The aging gap between species by Anca Ioviţă

Aging is a puzzle to solve. Lifespans among species vary wildly. Why is that? Find out today.

The aging gap between species

Aging is a puzzle to solve.
This process is traditionally studied in a couple of biological models like fruit flies, worms and mice. What all these species have in common is their fast aging. This is excellent for lab budgets. It is a great short-term strategy. Who has time to study species that live for decades?

But lifespan differences among species are orders of magnitude larger than any lifespan variation achieved in the lab. This is the reason for which I studied countless information resources in an attempt to gather highly specialized research into one easy-to-follow book. I wanted to see the forest among the trees. I wanted to expose the aging gap between species in an easy-to-follow and logical sequence. This book is my attempt at doing just that.

What are the mechanisms underlying the aging gap between species? I intentionally chose to write the answer to this question in plain English. Aging research is too important to hide it behind the closed doors of formal scientific jargon. This book could not have existed if green tea, libraries and the Internet were not invented. The amount of data I had to browse in order to keep the essential patterns is huge. Yet this book is not exhaustive. This is not a dry academic textbook. I tried to instill life in a topic that is hugely important for the extension of human lifespan. Only you can decide if I achieved this.

Genre: NATURE / General

Secondary Genre: SCIENCE / Life Sciences / Biology

Language: English

Keywords: aging, comparative gerontology, popular science, nature, biology, developmental biology, rejuvenation, senescence

Word Count: 35,560

Sales info:

The English version has an average of 4.7 stars from 6 reviews on Amazon and 4.75 stars from 4 reviews on Goodreads.

This book counts among Top 100 on Amazon Developmental Biology category.


Sample text:

Aging is a puzzle to solve.
This process is traditionally studied in a couple of biological models like fruit flies, worms and mice. What all these species have in common is their fast aging. This is excellent for lab budgets. It is a great short-term strategy. Who has time to study species that live for decades?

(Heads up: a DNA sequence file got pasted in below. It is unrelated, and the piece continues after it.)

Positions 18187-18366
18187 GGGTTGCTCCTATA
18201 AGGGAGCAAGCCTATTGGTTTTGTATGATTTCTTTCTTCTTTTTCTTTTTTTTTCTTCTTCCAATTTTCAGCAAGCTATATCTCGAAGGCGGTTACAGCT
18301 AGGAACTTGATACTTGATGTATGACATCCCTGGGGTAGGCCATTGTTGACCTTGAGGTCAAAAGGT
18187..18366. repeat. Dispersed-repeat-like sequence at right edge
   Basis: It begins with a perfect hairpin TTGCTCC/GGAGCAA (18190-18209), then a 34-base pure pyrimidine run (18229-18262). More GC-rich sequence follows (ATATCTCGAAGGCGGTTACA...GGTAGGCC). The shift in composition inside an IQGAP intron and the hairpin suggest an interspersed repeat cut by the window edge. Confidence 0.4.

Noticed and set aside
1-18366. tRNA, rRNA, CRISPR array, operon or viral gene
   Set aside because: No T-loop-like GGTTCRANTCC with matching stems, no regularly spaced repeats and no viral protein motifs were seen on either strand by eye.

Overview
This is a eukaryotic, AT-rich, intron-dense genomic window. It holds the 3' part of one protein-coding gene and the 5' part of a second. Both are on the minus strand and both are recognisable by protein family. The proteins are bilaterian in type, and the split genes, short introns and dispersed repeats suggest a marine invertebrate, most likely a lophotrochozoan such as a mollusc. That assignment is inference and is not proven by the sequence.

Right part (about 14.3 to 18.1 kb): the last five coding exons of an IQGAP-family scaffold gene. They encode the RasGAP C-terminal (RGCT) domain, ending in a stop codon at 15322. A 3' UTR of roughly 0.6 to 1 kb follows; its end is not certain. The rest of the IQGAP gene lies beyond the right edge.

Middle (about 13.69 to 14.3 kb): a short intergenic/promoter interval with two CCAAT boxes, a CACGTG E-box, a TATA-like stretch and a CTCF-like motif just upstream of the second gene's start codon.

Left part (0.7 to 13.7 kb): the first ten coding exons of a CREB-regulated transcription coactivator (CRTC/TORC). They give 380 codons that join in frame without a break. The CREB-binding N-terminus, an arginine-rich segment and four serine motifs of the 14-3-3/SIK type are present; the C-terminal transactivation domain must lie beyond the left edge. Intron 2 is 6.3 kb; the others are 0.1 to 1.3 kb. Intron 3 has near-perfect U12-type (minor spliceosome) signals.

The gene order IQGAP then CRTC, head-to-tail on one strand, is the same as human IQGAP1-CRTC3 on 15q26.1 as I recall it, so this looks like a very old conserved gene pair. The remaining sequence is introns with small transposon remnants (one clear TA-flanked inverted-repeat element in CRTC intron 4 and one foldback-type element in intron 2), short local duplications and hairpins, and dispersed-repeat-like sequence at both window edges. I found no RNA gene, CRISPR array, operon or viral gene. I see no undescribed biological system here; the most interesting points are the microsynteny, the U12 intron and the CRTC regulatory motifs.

But lifespan differences among species are orders of magnitude larger than any lifespan variation achieved in the lab. This is the reason for which I studied countless information resources in an attempt to gather highly specialized research into one easy-to-follow book. I wanted to see the forest among the trees. I wanted to expose the aging gap between species in an easy-to-follow and logical sequence. This book is my attempt at doing just that.

What are the mechanisms underlying the aging gap between species? I intentionally chose to write the answer to this question in plain English. Aging research is too important to hide it behind the closed doors of formal scientific jargon. This book could not have existed if green tea, libraries and the Internet were not invented. The amount of data I had to browse in order to keep the essential patterns is huge. Yet this book is not exhaustive. This is not a dry academic textbook. I tried to instill life in a topic that is hugely important for the extension of human lifespan. Only you can decide if I achieved this.


Book translation status:

The book is available for translation into any language except those listed below:

LanguageStatus
Dutch
Already translated. Translated by Vincent Oostelbos
Author review:
My collaboration with Vincent Oostelbos for the Dutch translation of "The Aging Gap Between Species" has been excellent as he provided an excellent translation despite the niche jargon terminology of the book. The ease of communication with him has also been appreciated throughout the project.
French
Already translated. Translated by Marion Moorghen and Caroline Ballet
Author review:
Although the topic was unusual and intricate and full of niche words, Marion and Caroline did a great job in translating 'The aging gap between species' into French. Communication was always timely and to the point. Highly recommended!
German
Unavailable for translation.
Portuguese
Already translated. Translated by Rosana Felício dos Santos and Rosângela Felício dos Santos
Author review:
Although the topic was unusual and intricate and full of niche words, Rosana and Rosangela did a great job in translating 'The aging gap between species' into Portuguese. Communication was always timely and to the point. I can't recommend them enough!
Spanish
Already translated. Translated by David Arieta Galván and Marcela Gutiérrez Bravo
Author review:
This is the second time I work with this translator-editor team and I can't but recommend them again. Although the book was very niche and full of biological science terms, they both delivered a great book in Spanish!

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